Share Your Expertise in HBM

Share your expertise or discover new expertise through HBM_NewsRoomresearch. Concentrate your efforts on providing members with relevant information and advice, with supporting examples, based on cited evidence or references.

Here are a few of the ways you can contribute to your magazine:

  • CPCs®: Offer real-world coding and billing advice.
  • Chapter officers: Turn a chapter presentation into an article.
  • Practice managers: Write about a business obstacle and solution you experienced firsthand in your practice or facility.
  • Auditors: Share best practices for conducting internal audits.
  • Compliance officers: Inform practices of regulatory changes that may affect them.
  • Payers: Educate providers on essential documentation elements.

Help us achieve our goal to inform, enlighten, and prepare our members for continued success.

Healthcare Business Monthly reserves the right to edit or reject any submission. Writers are not monetarily compensated, but may qualify for free CEUs. Send inquiries to Brad Ericson (brad.ericson@aapc.com) or John Verhovshek (g.john.verhovshek@aapc.com).

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Alex McKinley

Alex McKinley

Alex McKinley is AAPC’s senior marketing communications manager. Prior to his work at AAPC he worked in the tax and accounting industry. He received his bachelor's degree in Mass Communications (Public Relations Emphasis) from the University of Utah.
Alex McKinley

About Has 57 Posts

Alex McKinley is AAPC’s senior marketing communications manager. Prior to his work at AAPC he worked in the tax and accounting industry. He received his bachelor's degree in Mass Communications (Public Relations Emphasis) from the University of Utah.

One Response to “Share Your Expertise in HBM”

  1. Ernest Sari, CPB says:

    Every coder and biller dreams of one day owning their own business, but often we all must start somewhere right? Through the years I’ve built my career on hard work and dedication to making sure my standards and integrity remains high. But there comes a time in life when you’ve got to take that leap of faith and determine to start your own billing or coding business. Isn’t that what the Declaration of Independence says, the rights to Life, Liberty, and the pursuit of happiness. Let nothing stop you fulfill your dreams, because you’ll face adversity, and negativity, even from your closest colleagues. But keep in mind if you ever decide to start your own business while working for doctor or practice, always be honest and up front, you never know they may believe enough in your dream to partner with you.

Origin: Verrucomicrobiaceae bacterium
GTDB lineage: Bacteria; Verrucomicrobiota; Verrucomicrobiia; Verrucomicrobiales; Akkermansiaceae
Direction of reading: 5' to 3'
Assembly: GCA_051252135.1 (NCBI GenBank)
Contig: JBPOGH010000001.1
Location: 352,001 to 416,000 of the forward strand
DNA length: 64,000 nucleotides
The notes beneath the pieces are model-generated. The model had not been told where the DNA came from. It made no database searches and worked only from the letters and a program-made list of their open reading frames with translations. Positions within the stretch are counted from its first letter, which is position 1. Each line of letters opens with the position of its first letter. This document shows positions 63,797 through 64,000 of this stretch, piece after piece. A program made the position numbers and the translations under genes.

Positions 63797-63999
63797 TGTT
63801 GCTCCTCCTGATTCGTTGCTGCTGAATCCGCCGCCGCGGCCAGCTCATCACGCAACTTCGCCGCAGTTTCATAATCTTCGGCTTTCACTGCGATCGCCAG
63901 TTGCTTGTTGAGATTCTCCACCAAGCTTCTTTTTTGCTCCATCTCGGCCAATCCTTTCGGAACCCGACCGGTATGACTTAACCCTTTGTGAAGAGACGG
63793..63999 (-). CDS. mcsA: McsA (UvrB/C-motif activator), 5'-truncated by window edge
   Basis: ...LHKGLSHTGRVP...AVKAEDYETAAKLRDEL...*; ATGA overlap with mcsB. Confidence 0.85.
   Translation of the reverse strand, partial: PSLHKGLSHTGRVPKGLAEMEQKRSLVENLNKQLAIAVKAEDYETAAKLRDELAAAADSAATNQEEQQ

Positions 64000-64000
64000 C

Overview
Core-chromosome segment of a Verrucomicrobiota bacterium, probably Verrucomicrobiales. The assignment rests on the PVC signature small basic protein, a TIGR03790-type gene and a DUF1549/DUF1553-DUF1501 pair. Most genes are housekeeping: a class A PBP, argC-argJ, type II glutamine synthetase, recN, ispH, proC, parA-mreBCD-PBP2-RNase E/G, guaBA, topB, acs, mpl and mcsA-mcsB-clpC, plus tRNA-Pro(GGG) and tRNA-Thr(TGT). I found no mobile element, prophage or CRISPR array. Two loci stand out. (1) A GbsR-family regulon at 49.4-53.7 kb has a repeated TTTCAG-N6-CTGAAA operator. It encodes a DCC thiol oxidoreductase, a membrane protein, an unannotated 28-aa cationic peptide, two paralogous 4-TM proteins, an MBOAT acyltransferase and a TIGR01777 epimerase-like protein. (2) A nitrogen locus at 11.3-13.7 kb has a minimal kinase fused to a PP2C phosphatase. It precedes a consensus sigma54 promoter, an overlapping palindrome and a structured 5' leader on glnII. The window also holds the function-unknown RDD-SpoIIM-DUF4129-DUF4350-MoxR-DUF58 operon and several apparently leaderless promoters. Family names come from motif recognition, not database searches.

But never forget that America was build on the freedom of enterprise and to exchange ideas, values, and free trade. If you ever need the law to back you up on starting your own business while currently employed. The Law clearly states on the California Business and Professions Code Section 16600, and 16720 – 16728: 16721.

    Recognizing that the California Constitution prohibits a
    person from being disqualified from entering or pursuing a business,
    profession, vocation, or employment because of sex, race, creed,
    color, or national or ethnic origin, and guarantees the free exercise
    and enjoyment of religion without discrimination or preference; and
    recognizing that these and other basic, fundamental constitutional
    principles are directly affected and denigrated by certain ongoing
    practices in the business and commercial world, it is necessary that
    provisions protecting and enhancing a person’s right to enter or
    pursue business and to freely exercise and enjoy religion, consistent
    with law, be established.
    (a) No person within the jurisdiction of this state shall be
    excluded from a business transaction on the basis of a policy
    expressed in any document or writing and imposed by a third party
    where that policy requires discrimination against that person on the
    basis of any characteristic listed or defined in subdivision (b) or
    (e) of Section 51 of the Civil Code or on the basis that the person
    conducts or has conducted business in a particular location.
    (b) No person within the jurisdiction of this state shall require
    another person to be excluded, or be required to exclude another
    person, from a business transaction on the basis of a policy
    expressed in any document or writing that requires discrimination
    against that other person on the basis of any characteristic listed
    or defined in subdivision (b) or (e) of Section 51 of the Civil Code
    or on the basis that the person conducts or has conducted business in
    a particular location.
    (c) Any violation of any provision of this section is a conspiracy
    against trade.
    (d) Nothing in this section shall be construed to prohibit any
    person, on this basis of his or her individual ideology or
    preferences, from doing business or refusing to do business with any
    other person consistent with law.

    16722. Any contract or agreement in violation of this chapter is absolutely void and is not enforceable at law or in equity.

    16725. It is not unlawful to enter into agreements or form associations or combinations, the purpose and effect of which is to promote, encourage or increase competition in any trade or industry, or which are in furtherance of trade.

    Always remember, Honesty is the best policy,

    Sincerely,

    Ernest C. Sari, CPB
    Small Business Entrepreneur

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